Biothermodynamics. Part D / edited by Michael L. Johnson, Jo M. Holt and Gary K. Ackers.Material type: TextSeries: Methods in enzymology ; v. 492.Publication details: Amsterdam, Netherlands ; Boston, Mass. : Elsevier/Academic Press, ©2011. Description: 1 online resource (xliii, 323 pages, 8 unnumbered pages of plates) : illustrations (some color)Content type: text Media type: computer Carrier type: online resourceISBN: 9780123860040; 0123860040; 9780123860033; 0123860032Subject(s): Thermodynamics | Protein binding | Protein-protein interactions | Ligands (Biochemistry) | Ligands | Protein Array Analysis | Carrier Proteins | Thermodynamics | SCIENCE -- Life Sciences -- Biochemistry | Ligands (Biochemistry) | Protein binding | Protein-protein interactions | ThermodynamicsGenre/Form: Electronic books. | Electronic books. Additional physical formats: Print version:: Biothermodynamics. Part D.DDC classification: 574.1925 LOC classification: QP601 | .M49eb v. 492Online resources: Click here to access online
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Includes bibliographical references and indexes.
A thermodynamic approach for the targeting of nucleic acid structures using their complementary single strands -- Thermodynamics of biological processes -- Protein stability in the presence of cosolutes -- Small-angle X-ray scattering studies of peptide-lipid interactions using the mouse paneth cell [alpha]-defensin cryptdin-4 -- Synergy of molecular dynamics and isothermal titration calorimetry in studies of allostery -- Using tryptophan fluorescence to measure the stability of membrane proteins folded in liposomes -- Non-B conformations of CAG repeats using 2-aminopurine -- Disulfide bond-mediated passenger domain stalling as a structural probe of autotransporter outer membrane secretion in vivo -- Strategies for the thermodynamic characterization of linked binding/local folding reactions within the native state application to the lid domain of adenylate kinase from Escherichia coli -- Fluorescence-detected sedimentation in dilute and highly concentrated solutions.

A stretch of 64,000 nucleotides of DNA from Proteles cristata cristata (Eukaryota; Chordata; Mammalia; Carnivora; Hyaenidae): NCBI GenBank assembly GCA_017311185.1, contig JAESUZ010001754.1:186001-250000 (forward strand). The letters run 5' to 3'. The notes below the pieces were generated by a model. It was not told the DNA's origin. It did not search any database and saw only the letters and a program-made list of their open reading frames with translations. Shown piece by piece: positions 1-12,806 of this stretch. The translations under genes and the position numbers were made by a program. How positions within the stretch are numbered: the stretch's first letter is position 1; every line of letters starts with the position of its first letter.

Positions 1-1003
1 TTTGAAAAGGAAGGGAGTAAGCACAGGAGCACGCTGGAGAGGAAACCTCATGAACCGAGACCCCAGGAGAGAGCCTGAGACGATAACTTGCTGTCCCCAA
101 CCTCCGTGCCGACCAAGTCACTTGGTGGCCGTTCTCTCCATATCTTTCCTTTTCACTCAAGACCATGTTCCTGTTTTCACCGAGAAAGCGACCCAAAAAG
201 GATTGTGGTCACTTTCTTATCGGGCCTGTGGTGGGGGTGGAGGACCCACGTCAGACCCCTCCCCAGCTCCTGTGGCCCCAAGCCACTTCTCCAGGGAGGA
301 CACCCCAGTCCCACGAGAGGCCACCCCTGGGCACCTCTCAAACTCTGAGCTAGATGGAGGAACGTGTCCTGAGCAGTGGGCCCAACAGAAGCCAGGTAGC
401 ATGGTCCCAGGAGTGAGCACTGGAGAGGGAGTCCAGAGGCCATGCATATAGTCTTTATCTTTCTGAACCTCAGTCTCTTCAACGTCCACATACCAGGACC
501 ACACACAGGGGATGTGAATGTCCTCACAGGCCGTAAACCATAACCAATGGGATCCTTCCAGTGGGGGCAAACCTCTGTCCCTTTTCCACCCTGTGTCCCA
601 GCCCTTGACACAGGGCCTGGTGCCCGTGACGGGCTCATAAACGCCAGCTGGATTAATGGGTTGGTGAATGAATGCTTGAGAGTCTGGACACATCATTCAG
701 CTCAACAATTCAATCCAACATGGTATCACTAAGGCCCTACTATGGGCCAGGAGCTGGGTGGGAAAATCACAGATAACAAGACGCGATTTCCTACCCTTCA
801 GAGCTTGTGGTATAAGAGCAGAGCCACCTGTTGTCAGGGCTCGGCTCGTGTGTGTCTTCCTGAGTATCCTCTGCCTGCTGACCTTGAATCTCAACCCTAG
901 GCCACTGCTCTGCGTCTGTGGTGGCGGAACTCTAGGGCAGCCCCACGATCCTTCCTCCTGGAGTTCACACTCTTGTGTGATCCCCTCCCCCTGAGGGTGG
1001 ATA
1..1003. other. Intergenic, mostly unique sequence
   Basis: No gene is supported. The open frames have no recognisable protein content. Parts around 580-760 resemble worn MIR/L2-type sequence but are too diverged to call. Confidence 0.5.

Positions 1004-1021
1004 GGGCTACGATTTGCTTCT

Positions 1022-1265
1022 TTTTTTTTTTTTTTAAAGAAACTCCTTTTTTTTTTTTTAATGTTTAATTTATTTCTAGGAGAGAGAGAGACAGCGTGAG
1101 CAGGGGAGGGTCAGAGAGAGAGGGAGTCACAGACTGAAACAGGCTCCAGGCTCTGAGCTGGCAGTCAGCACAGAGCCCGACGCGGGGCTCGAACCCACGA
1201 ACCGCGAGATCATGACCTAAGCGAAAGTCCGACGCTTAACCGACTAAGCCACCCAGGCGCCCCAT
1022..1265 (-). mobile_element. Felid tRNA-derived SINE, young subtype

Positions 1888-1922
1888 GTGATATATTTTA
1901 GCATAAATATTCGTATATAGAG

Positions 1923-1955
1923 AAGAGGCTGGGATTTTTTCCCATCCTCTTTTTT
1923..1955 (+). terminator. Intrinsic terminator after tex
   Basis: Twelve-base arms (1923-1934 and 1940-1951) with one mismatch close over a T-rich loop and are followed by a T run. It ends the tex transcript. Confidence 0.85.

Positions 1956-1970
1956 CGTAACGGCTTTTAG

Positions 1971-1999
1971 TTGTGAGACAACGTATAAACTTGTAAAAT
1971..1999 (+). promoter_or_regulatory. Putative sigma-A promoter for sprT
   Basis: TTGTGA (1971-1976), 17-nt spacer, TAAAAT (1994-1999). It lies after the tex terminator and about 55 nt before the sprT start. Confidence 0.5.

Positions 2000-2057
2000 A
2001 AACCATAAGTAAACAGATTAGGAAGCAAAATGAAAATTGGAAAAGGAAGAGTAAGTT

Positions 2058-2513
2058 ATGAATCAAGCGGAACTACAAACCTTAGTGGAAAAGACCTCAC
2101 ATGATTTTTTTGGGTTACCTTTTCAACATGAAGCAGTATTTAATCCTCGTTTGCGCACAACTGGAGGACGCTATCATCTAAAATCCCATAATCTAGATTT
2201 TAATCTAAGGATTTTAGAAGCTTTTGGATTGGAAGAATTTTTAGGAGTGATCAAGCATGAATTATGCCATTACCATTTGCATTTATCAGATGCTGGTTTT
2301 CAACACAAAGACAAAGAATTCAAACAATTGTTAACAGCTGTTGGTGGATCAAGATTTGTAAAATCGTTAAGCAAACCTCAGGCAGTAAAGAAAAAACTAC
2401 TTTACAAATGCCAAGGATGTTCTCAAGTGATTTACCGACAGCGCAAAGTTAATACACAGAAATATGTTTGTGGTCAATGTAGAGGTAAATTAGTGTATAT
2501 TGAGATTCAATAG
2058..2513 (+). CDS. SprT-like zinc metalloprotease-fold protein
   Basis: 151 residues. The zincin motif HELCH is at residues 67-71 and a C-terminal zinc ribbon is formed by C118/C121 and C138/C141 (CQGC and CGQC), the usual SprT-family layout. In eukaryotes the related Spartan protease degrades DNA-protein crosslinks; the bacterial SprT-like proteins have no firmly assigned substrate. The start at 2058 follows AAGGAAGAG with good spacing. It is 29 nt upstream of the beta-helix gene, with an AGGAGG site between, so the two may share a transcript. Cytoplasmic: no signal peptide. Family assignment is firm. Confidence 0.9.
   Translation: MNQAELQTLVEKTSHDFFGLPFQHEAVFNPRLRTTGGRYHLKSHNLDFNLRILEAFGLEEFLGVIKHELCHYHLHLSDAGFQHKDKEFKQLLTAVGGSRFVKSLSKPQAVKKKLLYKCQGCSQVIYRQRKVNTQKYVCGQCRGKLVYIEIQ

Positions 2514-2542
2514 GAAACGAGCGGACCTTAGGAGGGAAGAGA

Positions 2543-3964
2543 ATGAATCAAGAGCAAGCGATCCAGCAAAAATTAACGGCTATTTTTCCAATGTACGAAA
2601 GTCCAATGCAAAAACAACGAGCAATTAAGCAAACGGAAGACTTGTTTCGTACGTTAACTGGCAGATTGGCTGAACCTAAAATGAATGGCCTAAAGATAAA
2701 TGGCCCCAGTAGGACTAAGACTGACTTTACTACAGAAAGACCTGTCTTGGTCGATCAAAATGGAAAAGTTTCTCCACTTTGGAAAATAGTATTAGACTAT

Print version record.
The use of thermodynamics in biological research can be equated to an energy book-keeping system. While the structure and function of a molecule is important, it is equally important to know what drives the energy force. This volume presents sophisticated methods for estimating the thermodynamic parameters of specific protein-protein, protein-DNA and small molecule interactions. * Elucidates the relationships between structure and energetics and their applications to molecular design, aiding researchers in the design of medically important molecules * Provides a "must-have" methods volume that keeps MIE buyers and online subscribers up-to-date with the latest research * Offers step-by-step lab instructions, including necessary equipment, from a global research community